Cross-Training

The Best Cross-Training Activities for Summer Workouts

With these eight suggestions, you can maximize the summer sun and avoid workout boredom.

Summer is a great time to mix up your training routine, especially if you’d rather spend your time in the sun than the same gym (or home gym) you frequent year-round. And nice weather opens up possibilities and choices. As personal trainer and running coach Sue McDonald says, “The number one rule is to find a cross-training activity you enjoy and find fun so that you actually do it.” 

Here are eight ways to build strength that feel more like fun than effort.

Pool Time

Lap swimming and aqua jogging (or deep water running) offer runners a cardio workout without the impact of running. Both are total body workouts, have a quick recovery period, and provide resistance from the water that strengthens muscles and joints. But McDonald points out that there are differences between the two, which could help you narrow down which activity is right for you.

Swimming uses more upper body, lower back, and core muscles compared to aqua jogging,” she says. She adds that the use of a kick board could help you focus more on your leg muscles or use pull buoys to focus even more on upper body strength. 

Swimming also trains your cardiovascular fitness differently than aqua jogging. “Most swim strokes require held or staccato breaths,” says McDonald, “forcing you to work with the oxygen available to you which can help you improve your cardiovascular fitness whereas in aqua jogging, your head is out of the water.”

Aqua jogging will you give you more of a run-like workout. “It provides a neuromuscular workout that also has aerobic benefits to help keep your runner-specific muscles active,” says McDonald. She adds that it’s important to keep a good running form, even in the water. “I recommend using an aqua belt rather than some other flotation device, as it holds you in the proper position and allows your arms to move freely.”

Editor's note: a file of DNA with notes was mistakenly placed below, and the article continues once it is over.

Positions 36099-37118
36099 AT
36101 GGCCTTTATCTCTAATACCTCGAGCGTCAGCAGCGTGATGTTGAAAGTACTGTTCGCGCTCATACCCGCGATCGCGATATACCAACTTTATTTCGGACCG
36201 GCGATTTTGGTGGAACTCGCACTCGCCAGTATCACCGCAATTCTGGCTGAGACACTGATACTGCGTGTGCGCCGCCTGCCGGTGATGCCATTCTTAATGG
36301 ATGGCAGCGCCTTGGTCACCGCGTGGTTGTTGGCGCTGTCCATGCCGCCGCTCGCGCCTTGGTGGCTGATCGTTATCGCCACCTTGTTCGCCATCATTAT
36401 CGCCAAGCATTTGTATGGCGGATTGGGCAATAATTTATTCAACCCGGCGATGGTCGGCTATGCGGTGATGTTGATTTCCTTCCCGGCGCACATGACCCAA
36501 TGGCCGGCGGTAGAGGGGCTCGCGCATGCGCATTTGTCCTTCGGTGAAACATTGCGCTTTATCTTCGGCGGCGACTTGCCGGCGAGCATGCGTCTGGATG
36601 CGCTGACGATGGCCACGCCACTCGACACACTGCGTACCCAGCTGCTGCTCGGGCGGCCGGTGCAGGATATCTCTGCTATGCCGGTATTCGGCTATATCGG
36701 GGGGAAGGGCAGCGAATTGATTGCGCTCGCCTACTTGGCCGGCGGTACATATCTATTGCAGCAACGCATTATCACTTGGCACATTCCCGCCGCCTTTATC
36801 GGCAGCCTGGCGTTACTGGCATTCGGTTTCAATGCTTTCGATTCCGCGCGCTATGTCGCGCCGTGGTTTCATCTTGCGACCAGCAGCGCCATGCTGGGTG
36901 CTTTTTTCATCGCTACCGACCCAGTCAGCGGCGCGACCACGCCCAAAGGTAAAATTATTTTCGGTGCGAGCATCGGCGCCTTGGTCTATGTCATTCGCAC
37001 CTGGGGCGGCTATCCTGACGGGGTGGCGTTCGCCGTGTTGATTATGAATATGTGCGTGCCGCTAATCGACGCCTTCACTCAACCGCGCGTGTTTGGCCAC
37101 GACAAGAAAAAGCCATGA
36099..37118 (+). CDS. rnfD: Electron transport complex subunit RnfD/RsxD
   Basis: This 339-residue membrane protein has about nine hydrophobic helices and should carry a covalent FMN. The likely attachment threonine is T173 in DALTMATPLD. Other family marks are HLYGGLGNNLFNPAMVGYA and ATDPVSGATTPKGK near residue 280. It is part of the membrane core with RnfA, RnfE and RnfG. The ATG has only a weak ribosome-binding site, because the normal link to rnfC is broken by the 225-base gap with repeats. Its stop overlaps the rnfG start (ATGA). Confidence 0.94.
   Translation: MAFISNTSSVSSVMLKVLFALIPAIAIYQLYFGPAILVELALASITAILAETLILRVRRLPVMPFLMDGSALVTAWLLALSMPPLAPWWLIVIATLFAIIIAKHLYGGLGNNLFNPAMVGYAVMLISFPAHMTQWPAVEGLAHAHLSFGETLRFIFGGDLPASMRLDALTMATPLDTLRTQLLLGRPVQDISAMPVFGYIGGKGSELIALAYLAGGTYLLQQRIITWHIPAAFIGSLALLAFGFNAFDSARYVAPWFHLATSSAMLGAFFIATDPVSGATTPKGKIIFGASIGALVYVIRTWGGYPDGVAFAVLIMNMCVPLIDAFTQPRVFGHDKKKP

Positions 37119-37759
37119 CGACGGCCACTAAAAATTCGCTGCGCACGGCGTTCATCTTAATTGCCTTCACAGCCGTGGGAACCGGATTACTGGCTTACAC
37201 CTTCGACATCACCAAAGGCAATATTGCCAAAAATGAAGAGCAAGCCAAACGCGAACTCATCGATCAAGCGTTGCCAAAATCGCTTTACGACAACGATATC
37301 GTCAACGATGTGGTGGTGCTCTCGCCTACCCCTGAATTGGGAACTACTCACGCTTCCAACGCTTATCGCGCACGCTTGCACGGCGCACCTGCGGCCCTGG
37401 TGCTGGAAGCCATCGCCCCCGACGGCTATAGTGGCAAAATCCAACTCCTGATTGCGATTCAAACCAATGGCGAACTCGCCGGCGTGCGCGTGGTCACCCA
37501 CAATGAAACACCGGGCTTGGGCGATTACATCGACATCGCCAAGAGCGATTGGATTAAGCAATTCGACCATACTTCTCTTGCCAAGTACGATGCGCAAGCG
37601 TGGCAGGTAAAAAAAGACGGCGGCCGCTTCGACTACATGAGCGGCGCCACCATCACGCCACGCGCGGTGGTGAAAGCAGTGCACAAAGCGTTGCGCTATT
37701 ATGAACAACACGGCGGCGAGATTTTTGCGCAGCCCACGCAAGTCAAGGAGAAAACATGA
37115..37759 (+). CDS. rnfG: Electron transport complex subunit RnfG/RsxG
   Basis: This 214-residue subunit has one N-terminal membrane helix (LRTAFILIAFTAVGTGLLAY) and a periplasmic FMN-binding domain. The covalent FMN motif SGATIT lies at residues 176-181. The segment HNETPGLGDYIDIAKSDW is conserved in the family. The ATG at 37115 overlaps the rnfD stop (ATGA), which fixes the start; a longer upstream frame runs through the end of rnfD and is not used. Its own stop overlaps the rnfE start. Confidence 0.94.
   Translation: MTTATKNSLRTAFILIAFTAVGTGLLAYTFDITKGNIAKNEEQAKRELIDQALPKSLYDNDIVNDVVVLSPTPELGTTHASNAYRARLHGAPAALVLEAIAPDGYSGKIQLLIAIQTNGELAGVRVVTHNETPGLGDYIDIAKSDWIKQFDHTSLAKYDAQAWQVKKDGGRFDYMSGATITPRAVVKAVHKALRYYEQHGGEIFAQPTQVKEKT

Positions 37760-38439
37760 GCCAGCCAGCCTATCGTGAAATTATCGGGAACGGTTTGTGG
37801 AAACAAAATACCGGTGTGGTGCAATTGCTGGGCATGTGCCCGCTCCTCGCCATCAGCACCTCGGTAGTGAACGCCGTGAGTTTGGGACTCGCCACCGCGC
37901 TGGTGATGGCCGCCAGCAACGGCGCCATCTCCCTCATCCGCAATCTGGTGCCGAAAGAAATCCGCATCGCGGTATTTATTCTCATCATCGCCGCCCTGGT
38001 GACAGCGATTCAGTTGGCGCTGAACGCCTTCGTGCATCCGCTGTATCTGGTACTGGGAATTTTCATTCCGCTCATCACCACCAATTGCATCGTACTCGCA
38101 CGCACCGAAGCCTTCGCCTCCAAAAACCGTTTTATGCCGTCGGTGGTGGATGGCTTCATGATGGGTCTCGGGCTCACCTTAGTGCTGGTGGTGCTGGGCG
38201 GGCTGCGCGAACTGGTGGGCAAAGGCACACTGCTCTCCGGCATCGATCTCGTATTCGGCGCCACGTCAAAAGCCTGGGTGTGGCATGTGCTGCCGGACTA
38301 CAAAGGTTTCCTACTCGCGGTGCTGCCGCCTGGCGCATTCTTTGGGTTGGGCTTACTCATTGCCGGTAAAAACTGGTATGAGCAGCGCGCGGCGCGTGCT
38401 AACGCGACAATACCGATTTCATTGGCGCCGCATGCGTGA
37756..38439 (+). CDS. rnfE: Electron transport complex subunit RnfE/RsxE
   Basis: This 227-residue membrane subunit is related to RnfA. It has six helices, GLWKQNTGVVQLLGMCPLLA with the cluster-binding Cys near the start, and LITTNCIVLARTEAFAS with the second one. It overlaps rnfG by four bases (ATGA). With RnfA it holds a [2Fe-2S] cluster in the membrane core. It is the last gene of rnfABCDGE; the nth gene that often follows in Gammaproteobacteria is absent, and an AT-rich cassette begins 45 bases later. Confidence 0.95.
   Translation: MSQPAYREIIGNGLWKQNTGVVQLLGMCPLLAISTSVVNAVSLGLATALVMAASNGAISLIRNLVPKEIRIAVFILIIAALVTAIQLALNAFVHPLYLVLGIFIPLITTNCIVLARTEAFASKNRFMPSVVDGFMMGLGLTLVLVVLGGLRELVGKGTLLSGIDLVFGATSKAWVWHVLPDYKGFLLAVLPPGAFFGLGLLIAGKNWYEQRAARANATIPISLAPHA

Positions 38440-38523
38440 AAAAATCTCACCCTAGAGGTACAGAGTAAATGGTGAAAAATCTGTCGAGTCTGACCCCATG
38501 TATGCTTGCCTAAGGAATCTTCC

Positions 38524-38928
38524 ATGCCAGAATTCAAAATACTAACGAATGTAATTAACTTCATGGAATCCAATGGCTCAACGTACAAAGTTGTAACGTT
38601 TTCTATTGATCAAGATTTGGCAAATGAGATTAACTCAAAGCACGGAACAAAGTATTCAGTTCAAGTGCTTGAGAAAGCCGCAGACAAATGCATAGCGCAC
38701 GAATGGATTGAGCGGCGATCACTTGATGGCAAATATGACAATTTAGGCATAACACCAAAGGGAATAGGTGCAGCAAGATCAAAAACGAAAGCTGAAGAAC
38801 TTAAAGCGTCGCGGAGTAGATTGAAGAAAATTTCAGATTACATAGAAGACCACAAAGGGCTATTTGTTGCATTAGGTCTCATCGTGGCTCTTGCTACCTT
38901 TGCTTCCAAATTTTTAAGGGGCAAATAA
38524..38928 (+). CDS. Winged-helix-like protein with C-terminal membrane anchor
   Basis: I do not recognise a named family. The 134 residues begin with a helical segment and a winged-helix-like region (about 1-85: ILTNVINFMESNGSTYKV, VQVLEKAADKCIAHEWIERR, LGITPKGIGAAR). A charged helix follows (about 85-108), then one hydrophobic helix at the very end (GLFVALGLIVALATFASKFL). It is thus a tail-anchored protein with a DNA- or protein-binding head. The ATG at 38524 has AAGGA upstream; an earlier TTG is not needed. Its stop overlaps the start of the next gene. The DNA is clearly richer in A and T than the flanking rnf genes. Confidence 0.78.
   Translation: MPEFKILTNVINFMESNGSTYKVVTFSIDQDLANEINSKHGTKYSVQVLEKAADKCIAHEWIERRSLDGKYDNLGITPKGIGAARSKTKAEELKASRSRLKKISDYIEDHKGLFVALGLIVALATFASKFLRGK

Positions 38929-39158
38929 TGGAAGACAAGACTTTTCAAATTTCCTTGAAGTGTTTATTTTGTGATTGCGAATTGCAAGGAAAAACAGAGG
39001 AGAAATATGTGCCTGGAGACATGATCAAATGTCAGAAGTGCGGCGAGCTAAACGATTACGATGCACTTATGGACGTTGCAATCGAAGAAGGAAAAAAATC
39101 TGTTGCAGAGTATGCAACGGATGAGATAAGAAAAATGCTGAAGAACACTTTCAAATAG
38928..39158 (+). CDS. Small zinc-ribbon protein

McDonald’s pro tip: If you want a more challenging workout, “attach a bungee to one end of the pool and challenge yourself during your sprints.”

Stand-Up Paddleboarding (SUP)

Summer is made for spending time on the water (kayaking, canoeing, rafting, SUP, you name it). And while stand-up paddleboarding is generally viewed as a more leisurely activity, it certainly has the potential to work up a sweat. “Whether you are standing or kneeling on the paddleboard, you use your shoulder, arm, back, and abdominal muscles,” says McDonald.

Standing has the added bonus of working your quads and hamstrings to stabilize and keep you upright, or you can lay down and use your biceps and triceps like you would on a surfboard.

Get even more out of your lake sesh by combining SUP with another cross-training favorite: yoga. Check out these beginner poses from Yoga Journal.

Cycling

Like in running, this summer workout can be done almost anywhere, so you can decide if you prefer road or trails. “I would say that road biking is a better choice of cross training for runners because you don’t have to have that extra skill set needed to maneuver the trails, and you can more easily mimic running workouts,” says McDonald. However, mountain biking does utilize more muscle “due to the nature of uneven terrain, sharp turns, and hills.”

Here are two workouts McDonald recommends on the bike: